Seebeck Effect and Green Energy

In 1821, the German-Estonian physicist Thomas Johann Seebeck observed that a temperature difference between two ends of a metal bar created an electrical current in between, with the voltage being directly proportional to the temperature difference. This phenomenon became known as the Seebeck thermoelectric effect and it holds great promise for capturing and converting into electricity some of the vast amounts of heat now being lost in the turbine-driven production of electrical power. For this lost heat to be reclaimed, however, thermoelectric efficiency must be significantly improved.

"Good thermoelectric materials should have high thermopower, high electric conductivity, and low thermal conductivity," says Wu. "Enhancement in thermoelectric performance can be achieved by reducing thermal conductivity through nanostructuring. However, increasing performance by increasing thermopower has proven difficult because an increase in thermopower has typically come at the cost of a decrease in electric conductivity."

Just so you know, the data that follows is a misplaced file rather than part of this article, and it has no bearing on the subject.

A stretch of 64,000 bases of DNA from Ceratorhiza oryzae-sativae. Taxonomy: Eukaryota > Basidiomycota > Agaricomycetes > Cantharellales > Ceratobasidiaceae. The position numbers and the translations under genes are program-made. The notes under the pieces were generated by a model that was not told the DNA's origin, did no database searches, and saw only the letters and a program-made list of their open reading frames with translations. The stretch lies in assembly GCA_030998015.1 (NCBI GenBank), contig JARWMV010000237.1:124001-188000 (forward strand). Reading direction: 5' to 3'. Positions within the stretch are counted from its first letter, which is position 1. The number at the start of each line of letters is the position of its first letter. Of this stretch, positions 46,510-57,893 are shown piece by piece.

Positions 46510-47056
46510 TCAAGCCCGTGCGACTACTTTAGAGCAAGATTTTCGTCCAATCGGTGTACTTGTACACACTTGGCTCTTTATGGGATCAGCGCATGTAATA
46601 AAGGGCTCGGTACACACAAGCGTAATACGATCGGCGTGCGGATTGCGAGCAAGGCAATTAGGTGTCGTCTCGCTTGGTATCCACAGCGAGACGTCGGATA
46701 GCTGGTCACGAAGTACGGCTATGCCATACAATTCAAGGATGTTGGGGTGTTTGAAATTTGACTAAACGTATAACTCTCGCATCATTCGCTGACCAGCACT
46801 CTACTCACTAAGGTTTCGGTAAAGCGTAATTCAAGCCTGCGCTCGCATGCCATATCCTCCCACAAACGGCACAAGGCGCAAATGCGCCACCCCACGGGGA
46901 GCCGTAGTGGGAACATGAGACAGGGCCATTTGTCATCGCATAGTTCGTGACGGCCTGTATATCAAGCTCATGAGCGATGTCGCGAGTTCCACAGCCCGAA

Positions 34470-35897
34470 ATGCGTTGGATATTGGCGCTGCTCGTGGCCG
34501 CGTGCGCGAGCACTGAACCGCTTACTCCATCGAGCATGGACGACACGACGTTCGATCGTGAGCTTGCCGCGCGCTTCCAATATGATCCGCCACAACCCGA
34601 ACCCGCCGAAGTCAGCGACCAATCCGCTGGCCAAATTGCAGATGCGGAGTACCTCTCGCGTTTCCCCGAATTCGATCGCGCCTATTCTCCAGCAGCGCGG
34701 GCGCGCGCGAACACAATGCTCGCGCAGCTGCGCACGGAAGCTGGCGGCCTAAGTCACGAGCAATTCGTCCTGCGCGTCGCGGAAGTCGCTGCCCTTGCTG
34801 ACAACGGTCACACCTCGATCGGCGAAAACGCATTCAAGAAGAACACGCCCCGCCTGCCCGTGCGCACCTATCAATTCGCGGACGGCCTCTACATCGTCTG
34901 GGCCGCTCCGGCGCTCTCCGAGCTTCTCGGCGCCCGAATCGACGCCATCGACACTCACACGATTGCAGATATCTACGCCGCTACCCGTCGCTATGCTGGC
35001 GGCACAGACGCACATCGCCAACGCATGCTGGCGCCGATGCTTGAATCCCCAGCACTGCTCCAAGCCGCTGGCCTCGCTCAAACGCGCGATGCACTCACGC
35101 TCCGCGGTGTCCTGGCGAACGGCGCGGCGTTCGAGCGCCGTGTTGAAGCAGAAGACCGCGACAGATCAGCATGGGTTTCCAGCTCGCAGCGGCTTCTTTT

To get around this conundrum, Wu and his colleagues turned to HMAs, an unusual new class of materials whose development has been led by another physicist with Berkeley Lab's Materials Sciences Division, Wladyslaw Walukiewicz. HMAs are formed from alloys that are highly mismatched in terms of electronegativity, which is a measurement of their ability to attract electrons. The partial replacement of anions with highly electronegative isoelectronic ions makes it possible to fabricate HMAs whose properties can be dramatically altered with only a small amount of doping. Anions are negatively charged atoms and isoelectronic ions are different elements that have identical electronic configurations.